Q&A: Adaptation or adaption? | Australian Writers’ Centre

Each week here at the Australian Writers’ Centre, we dissect and discuss, contort and rejoinder, ask and pant at the english lyric and all its rules, regulations and absurdity. It ’ s a celebration of language, masquerading as a passive-aggressive whinge about words and outlandishness. This week, we ‘re exploring “ adaptation vanadium adaptation ” …
Q: …
A : Oh hello there .
Q: …

A : Um, what ‘s going on ?
Q: …
A : ?
Q: I’m doing the mannequin challenge – can’t you tell?
A : It kind of loses something in text…
Q: Okay, true.
A : And is n’t person supposed to film you ?
Q: Ooooh, THAT would have made more sense. Anyway, before we get started, is it “mannequin” or “manikin”?
A : The foremost one – “ mannequin ” is the doll form that shops put clothes on – and the name used for the “ mannequin challenge ”. Sometimes it is used interchangeably with “ manikin ” although that spell is broadly reserved for the anatomical reference human forms used by doctors and nurses .
Q: And the actor from The Princess Bride and Homeland?
A : That ‘s Mandy Patinkin .
Q: Okay.
A : So what ‘s on your mind this week ?
Q: Last week I saw a press release for a film based on a Jane Austen book. It called it an excellent “adaption” of her novel. But I thought “adaptation” was the word?
A : It is common to see both around. And in terms of meaning, there may not be two words as closely connected to each other.

Q: What about “Siamese twins”? Those two words are quite connected.
A : very good. We mean that both are nouns of the verb “ adjust ” and, truly, despite some assuming they have subtle differences, they actually mean precisely the like thing .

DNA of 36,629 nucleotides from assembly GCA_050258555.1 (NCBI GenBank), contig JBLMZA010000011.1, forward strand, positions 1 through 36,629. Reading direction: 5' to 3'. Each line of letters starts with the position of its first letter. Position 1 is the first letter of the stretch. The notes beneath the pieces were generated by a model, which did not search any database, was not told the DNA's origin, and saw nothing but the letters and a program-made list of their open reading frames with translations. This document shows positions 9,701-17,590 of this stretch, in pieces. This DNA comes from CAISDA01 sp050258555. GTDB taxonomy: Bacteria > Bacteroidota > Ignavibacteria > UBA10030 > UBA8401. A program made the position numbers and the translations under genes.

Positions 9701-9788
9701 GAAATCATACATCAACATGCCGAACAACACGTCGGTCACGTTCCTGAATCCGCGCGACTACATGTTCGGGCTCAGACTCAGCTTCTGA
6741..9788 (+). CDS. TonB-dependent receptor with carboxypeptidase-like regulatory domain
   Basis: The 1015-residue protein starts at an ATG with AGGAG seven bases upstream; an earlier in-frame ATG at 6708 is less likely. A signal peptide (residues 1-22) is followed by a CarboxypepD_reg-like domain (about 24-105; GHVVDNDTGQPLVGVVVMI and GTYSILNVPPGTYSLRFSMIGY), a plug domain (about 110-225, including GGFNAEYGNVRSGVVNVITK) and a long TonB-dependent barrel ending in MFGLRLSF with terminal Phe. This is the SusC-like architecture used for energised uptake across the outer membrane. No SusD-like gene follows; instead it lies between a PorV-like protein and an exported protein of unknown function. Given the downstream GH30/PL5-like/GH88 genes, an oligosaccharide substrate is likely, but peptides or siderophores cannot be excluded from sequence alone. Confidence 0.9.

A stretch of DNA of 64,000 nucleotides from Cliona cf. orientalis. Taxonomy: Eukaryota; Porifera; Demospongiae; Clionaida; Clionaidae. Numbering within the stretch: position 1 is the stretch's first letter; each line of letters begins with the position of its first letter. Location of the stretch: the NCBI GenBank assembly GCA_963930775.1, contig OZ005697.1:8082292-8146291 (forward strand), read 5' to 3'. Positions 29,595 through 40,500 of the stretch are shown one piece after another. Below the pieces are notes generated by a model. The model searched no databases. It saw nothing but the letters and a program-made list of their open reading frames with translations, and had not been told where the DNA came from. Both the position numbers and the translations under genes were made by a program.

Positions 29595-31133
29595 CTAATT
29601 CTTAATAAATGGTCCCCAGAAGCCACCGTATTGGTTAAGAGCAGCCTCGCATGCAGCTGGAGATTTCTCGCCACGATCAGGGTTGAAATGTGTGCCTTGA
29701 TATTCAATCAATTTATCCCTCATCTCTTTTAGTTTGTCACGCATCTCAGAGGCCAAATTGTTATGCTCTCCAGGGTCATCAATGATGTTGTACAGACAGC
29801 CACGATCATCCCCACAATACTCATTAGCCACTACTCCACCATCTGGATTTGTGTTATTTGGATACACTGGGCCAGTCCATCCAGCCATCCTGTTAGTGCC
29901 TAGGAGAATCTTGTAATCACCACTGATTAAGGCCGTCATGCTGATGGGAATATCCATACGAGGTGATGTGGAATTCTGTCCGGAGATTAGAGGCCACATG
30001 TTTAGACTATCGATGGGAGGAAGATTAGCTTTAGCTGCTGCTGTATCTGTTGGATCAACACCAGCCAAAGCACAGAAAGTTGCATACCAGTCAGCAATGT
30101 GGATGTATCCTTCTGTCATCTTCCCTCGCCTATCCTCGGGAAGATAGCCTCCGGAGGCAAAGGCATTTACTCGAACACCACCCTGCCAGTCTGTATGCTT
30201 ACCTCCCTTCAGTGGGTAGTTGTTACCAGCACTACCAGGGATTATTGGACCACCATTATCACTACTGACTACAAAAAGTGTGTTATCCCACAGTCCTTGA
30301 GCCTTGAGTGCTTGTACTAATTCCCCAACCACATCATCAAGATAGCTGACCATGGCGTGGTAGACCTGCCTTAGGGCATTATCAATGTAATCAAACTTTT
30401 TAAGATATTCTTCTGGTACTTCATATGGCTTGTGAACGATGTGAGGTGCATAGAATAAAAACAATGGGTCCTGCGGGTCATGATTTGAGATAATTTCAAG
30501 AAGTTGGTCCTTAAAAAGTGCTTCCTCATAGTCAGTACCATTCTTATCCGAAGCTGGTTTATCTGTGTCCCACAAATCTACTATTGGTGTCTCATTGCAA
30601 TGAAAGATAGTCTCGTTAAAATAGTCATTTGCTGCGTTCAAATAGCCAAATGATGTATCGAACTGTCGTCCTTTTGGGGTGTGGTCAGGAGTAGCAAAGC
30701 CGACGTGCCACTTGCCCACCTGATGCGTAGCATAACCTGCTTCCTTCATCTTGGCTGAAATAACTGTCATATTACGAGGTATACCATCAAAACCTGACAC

Q: And that is?
A : There are two independent meanings. The act of changing to suit newly conditions, and – as in the Jane Austen example – a workplace of art recast into a new form or medium. That ‘s it .
Q: So, we have identical twin words. But even twins have one that was born first.
A : true, and in this subject “ adaptation ” turned up on the scene first in the 1590s – a french derived function of “ adapt ”. Around 20 years belated, “ adaptation ” appeared, and many assign this to users merely getting lazy and taking a shortcut – much like a agile walking way across grass alongside a paved path .
Q: Isn’t there a name for that kind of path?
A : yes, those are called “ desire paths ” .
Q: You could say that they’re an “adaptation” of the original route!
A : well played .
Q: So is one of these words preferred over the other?
A : absolutely. We recommend using “ adaptation ” – as does about every dictionary on the planet. It has constantly been the more popular option .
Q: So why do people still use “adaption”?
A : As we said earlier, possibly they see it having a insidious difference in meaning, or like that it ‘s shorter. But in every case, “ adaptation ” should in truth be substituted .
Q: So if I see “adaption”, accept that it’s okay to have been used. But if I’m writing, best to avoid it?

A : precisely. Adopt this approach path to the noun of adjust and you ‘ll become more adept .
Do you have a grammar gripe or punctuation puzzle that you’d like our Q&A to explore? Email it to us today!
BU Community 1 mugs

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